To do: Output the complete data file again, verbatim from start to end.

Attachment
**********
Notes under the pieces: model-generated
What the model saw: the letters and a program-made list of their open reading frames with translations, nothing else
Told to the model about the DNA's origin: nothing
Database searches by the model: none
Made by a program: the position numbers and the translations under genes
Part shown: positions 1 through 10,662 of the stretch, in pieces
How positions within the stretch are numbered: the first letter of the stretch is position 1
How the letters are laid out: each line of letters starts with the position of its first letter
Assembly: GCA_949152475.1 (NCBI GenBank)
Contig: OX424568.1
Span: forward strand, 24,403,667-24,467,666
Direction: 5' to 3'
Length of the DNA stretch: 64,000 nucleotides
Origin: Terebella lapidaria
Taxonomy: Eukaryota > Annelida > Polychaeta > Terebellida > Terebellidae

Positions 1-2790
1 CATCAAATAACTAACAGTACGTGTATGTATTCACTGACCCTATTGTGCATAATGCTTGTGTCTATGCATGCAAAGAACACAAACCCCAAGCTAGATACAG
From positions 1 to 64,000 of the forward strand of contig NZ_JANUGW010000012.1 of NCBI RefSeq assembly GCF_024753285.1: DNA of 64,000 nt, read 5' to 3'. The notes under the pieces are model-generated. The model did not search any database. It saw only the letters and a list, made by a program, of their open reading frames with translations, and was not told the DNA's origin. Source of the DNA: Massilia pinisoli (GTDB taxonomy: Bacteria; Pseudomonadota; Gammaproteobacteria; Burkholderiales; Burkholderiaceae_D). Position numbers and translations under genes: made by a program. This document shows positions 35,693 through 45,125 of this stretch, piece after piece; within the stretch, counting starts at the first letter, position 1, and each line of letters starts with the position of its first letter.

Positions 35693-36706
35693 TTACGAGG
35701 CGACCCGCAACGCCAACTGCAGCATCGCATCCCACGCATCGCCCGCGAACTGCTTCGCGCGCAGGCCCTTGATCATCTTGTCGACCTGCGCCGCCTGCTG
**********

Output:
Notes under the pieces: model-generated
What the model saw: the letters and a program-made list of their open reading frames with translations, nothing else
Told to the model about the DNA's origin: nothing
Database searches by the model: none
Made by a program: the position numbers and the translations under genes
Part shown: positions 1 through 10,662 of the stretch, in pieces
How positions within the stretch are numbered: the first letter of the stretch is position 1
How the letters are laid out: each line of letters starts with the position of its first letter
Assembly: GCA_949152475.1 (NCBI GenBank)
Contig: OX424568.1
Span: forward strand, 24,403,667-24,467,666
Direction: 5' to 3'
Length of the DNA stretch: 64,000 nucleotides
Origin: Terebella lapidaria
Taxonomy: Eukaryota > Annelida > Polychaeta > Terebellida > Terebellidae

Positions 1-2790
1 CATCAAATAACTAACAGTACGTGTATGTATTCACTGACCCTATTGTGCATAATGCTTGTGTCTATGCATGCAAAGAACACAAACCCCAAGCTAGATACAG
From positions 1 to 64,000 of the forward strand of contig NZ_JANUGW010000012.1 of NCBI RefSeq assembly GCF_024753285.1: DNA of 64,000 nt, read 5' to 3'. The notes under the pieces are model-generated. The model did not search any database. It saw only the letters and a list, made by a program, of their open reading frames with translations, and was not told the DNA's origin. Source of the DNA: Massilia pinisoli (GTDB taxonomy: Bacteria; Pseudomonadota; Gammaproteobacteria; Burkholderiales; Burkholderiaceae_D). Position numbers and translations under genes: made by a program. This document shows positions 35,693 through 45,125 of this stretch, piece after piece; within the stretch, counting starts at the first letter, position 1, and each line of letters starts with the position of its first letter.

Positions 35693-36706
35693 TTACGAGG
35701 CGACCCGCAACGCCAACTGCAGCATCGCATCCCACGCATCGCCCGCGAACTGCTTCGCGCGCAGGCCCTTGATCATCTTGTCGACCTGCGCCGCCTGCTG